Interestingly, the above hypothesis makes a great counter intuitive empirically testable prediction. If the hypothesis is right, then it should be possible to clean afterimages quickly once conditions are provided such that it becomes clear to the visual system that the existing adaptations are malfunctional—i.e., they result in incorrect perceptions of colors. In other words, afterimages should last long only when the visual system does not find good grounds to make changes; but as soon as grounds are there, the changes should take place rapidly.
This is what we tested. One way of giving the brain the “grounds” to erase afterimages was simply to change the “light source” conditions of the presented images—i.e, the filters. If we induced afterimages with green filters, then we can instantly remove those filters and investigate how rapidly afterimages fade away.
Before we go into the details of how we made the brain change its “mind” about afterimages, let me explain how we measured afterimages. We needed to know how vivid the afterimages were and we needed to have this information available with high temporal precision. We wanted to know how the vividness changed every 200 ms. It is difficult for subjects to tell us about vividness of a complex image as the one in the example above. Inspecting such an image already takes longer than 200 ms. We needed something quick. So, we had to design uniform-distributed single-colored afterimages.
This was easy to create by having subjects view a series of images of natural scenes passed through an 80% green filter. The resulting afterimages appeared in a form of an evenly distributed pink haze. Test it by yourself with the image at the top of this post.
Figure 2. A photograph of a visual scene filtered through a green filter. We use similar images in our experiment in order to induce pink afterimages that were assessed after showing different images in between.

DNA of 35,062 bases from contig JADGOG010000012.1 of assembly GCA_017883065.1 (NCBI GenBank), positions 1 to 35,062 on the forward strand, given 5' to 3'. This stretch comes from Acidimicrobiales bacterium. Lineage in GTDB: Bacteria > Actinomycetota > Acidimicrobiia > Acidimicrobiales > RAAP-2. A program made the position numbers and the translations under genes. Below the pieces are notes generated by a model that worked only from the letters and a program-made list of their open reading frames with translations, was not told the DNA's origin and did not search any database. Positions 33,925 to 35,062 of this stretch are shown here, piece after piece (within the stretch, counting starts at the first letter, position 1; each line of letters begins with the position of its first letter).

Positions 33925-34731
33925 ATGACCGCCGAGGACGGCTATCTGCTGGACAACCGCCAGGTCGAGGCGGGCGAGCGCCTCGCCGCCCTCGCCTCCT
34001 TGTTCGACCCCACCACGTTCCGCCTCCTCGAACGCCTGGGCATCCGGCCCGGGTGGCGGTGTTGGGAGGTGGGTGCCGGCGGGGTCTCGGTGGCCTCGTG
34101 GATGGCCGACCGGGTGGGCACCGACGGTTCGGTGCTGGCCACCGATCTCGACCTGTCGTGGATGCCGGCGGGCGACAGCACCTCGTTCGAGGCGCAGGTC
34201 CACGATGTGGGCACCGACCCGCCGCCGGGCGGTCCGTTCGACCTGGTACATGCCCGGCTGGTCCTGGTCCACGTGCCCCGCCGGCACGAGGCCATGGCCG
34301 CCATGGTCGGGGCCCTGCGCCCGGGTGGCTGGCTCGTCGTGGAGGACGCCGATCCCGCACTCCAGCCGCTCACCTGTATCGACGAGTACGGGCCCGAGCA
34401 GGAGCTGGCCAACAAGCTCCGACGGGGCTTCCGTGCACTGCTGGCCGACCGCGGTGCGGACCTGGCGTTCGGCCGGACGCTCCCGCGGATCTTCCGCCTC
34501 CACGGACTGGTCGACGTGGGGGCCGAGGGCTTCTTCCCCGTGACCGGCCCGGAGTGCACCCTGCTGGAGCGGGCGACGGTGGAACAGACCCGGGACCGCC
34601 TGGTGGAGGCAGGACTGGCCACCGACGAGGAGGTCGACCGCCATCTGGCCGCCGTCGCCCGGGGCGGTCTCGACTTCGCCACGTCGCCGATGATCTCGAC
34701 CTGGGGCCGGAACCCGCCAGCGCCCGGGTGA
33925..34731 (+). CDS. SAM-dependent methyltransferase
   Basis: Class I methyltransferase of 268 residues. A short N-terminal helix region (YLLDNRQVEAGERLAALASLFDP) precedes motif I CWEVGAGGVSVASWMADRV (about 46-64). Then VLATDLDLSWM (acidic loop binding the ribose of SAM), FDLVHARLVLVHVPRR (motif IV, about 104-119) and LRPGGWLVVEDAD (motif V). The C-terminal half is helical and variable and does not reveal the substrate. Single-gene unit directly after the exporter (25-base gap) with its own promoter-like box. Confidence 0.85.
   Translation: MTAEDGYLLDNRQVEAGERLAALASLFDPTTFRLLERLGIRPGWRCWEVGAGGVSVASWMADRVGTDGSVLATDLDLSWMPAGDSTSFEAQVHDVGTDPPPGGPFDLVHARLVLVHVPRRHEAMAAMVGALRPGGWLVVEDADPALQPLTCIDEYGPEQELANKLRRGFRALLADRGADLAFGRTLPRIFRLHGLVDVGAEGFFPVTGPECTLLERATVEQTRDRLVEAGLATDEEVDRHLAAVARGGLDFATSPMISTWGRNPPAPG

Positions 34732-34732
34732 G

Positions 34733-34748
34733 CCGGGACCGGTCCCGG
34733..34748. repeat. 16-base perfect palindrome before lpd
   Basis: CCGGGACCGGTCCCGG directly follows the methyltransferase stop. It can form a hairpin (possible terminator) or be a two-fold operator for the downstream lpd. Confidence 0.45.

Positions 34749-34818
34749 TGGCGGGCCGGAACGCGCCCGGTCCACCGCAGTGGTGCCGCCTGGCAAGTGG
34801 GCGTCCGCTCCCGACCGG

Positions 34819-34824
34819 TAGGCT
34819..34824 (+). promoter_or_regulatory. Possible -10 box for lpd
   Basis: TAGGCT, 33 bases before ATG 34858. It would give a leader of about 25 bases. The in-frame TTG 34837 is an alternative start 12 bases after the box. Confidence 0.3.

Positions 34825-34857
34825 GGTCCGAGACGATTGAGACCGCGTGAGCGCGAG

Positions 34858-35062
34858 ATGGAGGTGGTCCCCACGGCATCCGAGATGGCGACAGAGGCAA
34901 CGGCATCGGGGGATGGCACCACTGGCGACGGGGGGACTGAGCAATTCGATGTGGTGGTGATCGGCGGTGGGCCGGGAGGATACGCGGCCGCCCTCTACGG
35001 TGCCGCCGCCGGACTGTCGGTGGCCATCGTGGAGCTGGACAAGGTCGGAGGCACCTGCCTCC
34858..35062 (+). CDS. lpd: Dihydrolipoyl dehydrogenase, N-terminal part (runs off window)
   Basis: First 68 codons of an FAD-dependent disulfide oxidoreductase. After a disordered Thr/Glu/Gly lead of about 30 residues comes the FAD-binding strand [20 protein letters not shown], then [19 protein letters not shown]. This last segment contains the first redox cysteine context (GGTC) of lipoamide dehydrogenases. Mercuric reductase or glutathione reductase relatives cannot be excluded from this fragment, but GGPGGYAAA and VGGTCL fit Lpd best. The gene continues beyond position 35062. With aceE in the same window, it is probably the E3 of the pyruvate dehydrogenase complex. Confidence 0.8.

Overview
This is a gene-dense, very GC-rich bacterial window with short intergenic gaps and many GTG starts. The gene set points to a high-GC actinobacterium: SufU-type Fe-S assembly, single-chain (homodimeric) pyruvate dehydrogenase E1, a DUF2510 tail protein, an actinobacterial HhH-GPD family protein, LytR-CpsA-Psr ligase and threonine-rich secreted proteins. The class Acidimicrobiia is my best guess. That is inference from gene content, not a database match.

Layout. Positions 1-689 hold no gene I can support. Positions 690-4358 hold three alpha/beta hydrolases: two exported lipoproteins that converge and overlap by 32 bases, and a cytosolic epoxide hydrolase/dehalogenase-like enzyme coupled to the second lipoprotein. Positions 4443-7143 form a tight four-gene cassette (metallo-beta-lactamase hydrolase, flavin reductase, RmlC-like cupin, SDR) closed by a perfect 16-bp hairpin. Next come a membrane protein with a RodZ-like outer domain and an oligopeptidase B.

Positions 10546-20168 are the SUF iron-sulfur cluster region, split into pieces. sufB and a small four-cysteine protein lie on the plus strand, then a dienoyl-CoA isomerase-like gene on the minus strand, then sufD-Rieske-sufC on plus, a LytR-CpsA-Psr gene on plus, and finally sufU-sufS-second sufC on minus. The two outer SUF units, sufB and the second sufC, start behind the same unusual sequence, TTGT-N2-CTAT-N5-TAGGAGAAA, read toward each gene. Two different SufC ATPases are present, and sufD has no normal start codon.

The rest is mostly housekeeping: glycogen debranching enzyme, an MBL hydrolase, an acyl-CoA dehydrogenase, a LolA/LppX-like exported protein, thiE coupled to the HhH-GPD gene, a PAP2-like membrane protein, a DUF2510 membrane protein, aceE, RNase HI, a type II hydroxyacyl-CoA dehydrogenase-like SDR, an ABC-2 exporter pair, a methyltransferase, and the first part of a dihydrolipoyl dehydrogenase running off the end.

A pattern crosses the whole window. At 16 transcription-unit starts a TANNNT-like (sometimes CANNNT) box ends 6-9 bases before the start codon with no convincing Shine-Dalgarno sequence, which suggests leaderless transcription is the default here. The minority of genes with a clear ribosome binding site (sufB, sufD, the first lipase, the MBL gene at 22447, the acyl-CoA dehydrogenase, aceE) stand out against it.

So, we asked subjects to simply report the amount of pink after first watching for 12 seconds various natural scenes filtered through green. And we asked that pinkness question after different time intervals: 200 ms, 400 ms, 600 ms up to 800 ms. We also had a 0 ms time interval, which was our reference point against which we compared all the subsequent changes in afterimage intensity. This allowed us to measure how the intensity of afterimages changed over time.
After having this set, it was then easy to subject the visual system to conditions in which there was not more ground for correcting for an excess of green color. We simply briefly presented photographs of natural scenes again but this time without a green filter—that is, in their full color. This situation clearly demanded readjusting any perceptual green-removal adaptations that may have taken place. The question was simply then: will the pink afterimages continue to last when subjects view only a blank white screen, but disappear quickly when viewing full colored images in between?
Afterimages faded quickly
This was indeed the case. There was, in addition, a little unexpected twist to our predictions.
Let me first explain the result consistent with the idea of fast adaptations. In cases in which subjects only stared at the white background during the waiting phase, the intensity of pink afterimages did not change. Irrespective of whether this waiting period was 0 ms or 800 ms, the intensity remained constant. This meant that the afterimage was not going away—a result consistent with what all the previous literature; if unchallenged, afterimages prevail.